December 15, 2009
How are bending, flanging, coining, embossing, stretching, curling, hemming, ironing, necking, and drawing related? They all are common metal forming operations. Find out more about these processes in this final installment of stamping expert Art Hedrick's sheet metal stamping series.
December 15, 2009
Editor's Note: This series presents an overview of metal stamping. Part I focuses on the various careers in the metal stamping industry. Part II discusses stamping materials and equipment. Part III focuses on dies and cutting and Part IV offers more detail about cutting processes. Part V, the final installment, investigates forming methods.
October 27, 2009
Continuing his series about sheet metal stamping, tool-and-die expert Art Hedrick explains common cutting operations used in stamping: trimming, piercing, blanking, notching, shearing, lancing, and pinch trimming. Find out how they work and which applications are appropriate for each.
August 25, 2009
Continuing his series about sheet metal stamping, tool-and-die expert Art Hedrick focuses on die basics, including die materials and rudimentary maintenance. He also explains the cutting process and what happens to metal when you cut it with a stamping die.
June 9, 2009
Thinking about adding metal stamping to your capabilities? Read this primer about the materials and equipment, including the different types of stamping presses, and view images of stamped parts, which can be both highly functional and aesthetically pleasing.
April 14, 2009
Metalworking professionals who possess diverse proficient skills have an edge in a tight job market. In this first installment in a series, tool-and-die expert Art Hedrick presents an overview of the metal stamping industry and describes the various careers available in the sector.
February 10, 2009
Art Hedrick, longtime consultant to the sheet metal stamping industry, has observed three internal factors that can negatively affect an operation. In this economic climate in which so much is at stake, you want to make sure that your business does not suffer from these self-destructive characteristics.
December 14, 2008
Effective stamping professionals rely on scientific principles and not magic to determine and correct production problems. Find out how to troubleshoot wrinkles and rips and take corrective action by following a basic procedure that can be modified to troubleshoot almost any stamping issue.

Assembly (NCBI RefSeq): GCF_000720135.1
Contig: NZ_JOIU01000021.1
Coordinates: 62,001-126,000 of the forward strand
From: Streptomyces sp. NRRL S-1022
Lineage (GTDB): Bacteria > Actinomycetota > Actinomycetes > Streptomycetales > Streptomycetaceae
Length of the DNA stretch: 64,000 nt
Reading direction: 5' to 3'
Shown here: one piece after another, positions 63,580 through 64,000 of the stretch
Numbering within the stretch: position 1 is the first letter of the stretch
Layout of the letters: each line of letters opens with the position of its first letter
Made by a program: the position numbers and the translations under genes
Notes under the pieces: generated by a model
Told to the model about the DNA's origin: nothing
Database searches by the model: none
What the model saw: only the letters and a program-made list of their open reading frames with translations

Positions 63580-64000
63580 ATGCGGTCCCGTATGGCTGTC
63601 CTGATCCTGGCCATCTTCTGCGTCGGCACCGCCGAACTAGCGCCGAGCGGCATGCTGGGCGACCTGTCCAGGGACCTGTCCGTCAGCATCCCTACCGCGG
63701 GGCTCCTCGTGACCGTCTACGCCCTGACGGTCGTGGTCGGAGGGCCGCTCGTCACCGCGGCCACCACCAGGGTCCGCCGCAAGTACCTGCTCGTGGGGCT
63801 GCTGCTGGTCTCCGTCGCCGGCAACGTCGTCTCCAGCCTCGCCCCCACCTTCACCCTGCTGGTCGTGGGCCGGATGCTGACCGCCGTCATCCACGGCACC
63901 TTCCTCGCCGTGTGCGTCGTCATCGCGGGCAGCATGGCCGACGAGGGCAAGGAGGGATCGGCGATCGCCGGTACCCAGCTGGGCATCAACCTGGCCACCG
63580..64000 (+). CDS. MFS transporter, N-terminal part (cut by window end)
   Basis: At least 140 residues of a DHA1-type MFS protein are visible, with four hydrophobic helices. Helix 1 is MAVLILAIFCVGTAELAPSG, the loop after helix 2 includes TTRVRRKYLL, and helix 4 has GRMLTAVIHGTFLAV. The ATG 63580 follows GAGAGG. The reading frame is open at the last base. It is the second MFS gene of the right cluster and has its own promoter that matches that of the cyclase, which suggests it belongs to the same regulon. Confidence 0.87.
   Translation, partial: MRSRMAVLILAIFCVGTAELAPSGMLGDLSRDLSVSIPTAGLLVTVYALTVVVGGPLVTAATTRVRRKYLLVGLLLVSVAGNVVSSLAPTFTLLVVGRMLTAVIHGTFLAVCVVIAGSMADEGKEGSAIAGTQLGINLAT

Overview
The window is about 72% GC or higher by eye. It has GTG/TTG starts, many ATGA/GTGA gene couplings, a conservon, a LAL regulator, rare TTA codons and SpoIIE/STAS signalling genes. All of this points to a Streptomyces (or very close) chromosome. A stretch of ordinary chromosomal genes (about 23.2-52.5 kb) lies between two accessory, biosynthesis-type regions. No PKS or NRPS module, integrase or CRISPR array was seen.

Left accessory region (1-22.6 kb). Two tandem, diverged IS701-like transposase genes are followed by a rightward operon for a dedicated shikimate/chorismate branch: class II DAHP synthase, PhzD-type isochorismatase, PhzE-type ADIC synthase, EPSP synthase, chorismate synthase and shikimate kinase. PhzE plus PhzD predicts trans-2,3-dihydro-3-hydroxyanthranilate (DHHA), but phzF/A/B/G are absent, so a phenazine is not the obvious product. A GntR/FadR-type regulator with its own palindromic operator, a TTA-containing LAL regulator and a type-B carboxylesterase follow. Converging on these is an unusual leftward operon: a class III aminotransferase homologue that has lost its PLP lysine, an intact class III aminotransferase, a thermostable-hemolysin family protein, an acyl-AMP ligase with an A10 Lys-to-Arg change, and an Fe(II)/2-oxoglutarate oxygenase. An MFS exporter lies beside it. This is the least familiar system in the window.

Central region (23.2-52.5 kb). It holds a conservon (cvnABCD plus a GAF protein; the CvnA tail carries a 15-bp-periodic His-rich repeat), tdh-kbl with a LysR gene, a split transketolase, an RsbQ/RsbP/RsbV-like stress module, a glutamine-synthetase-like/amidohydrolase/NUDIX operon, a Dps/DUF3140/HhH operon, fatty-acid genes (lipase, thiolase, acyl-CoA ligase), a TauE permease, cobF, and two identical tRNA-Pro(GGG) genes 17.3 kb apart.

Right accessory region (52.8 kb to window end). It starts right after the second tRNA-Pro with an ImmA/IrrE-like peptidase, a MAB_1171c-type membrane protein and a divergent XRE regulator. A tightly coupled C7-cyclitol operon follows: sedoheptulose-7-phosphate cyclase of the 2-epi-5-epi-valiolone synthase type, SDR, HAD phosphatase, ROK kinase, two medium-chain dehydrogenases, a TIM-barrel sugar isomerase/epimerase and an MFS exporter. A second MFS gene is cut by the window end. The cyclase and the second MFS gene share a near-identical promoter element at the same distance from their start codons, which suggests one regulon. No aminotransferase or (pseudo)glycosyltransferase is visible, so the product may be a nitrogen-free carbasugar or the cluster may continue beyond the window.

October 28, 2008
You're almost at the end of a production run and your stamping die fails. What do you do? Replace the failed component? Attempt a repair? How do you decide which option is best? These questions—along with basic guidelines for repairing a die by welding—are answered in this article.
August 12, 2008
Among the many factors to consider when designing and building a stamping die are the material to be processed, the press that will run the die, and specified part tolerances. Inadequate knowledge of these factors can contribute to die failure and production and quality problems.
June 17, 2008
Determining a part's forming severity, something that is critical for a successful stamping operation, takes into account various data. This article discusses the different types of data and how each is obtained. It also compares circle grid analysis to square grid analysis.
June 2, 2008
Editor's Note: This is the second part of a two-part article about reading progressive-die strips. Part I, which appeared in the May issue, covered the causes of pilot hole distortion and mismatched cuts. Hard marks, otherwise known as coin marks, occur when metal is severely squeezed between two...
June 1, 2008
Looking at the results of a process—in this case, the strip produced in the die—certainly can lead to good data indicating the root cause of a problem. This Part II of a two-part series discusses hard marks, poor die design, and coil-related problems.
May 1, 2008
Looking at the results of a process—in this case, the strip produced in the die—certainly can lead to good data indicating the root cause of a problem. Distorted, elongated pilot holes, mismatched cuts are common defects. Distorted pilot holes can be the result of a poor carrier design. An improperly set up feed release can cause misfeeds, pilot hole elongation, and bent, broken, or galled pilots, as well as poor part location and gauging.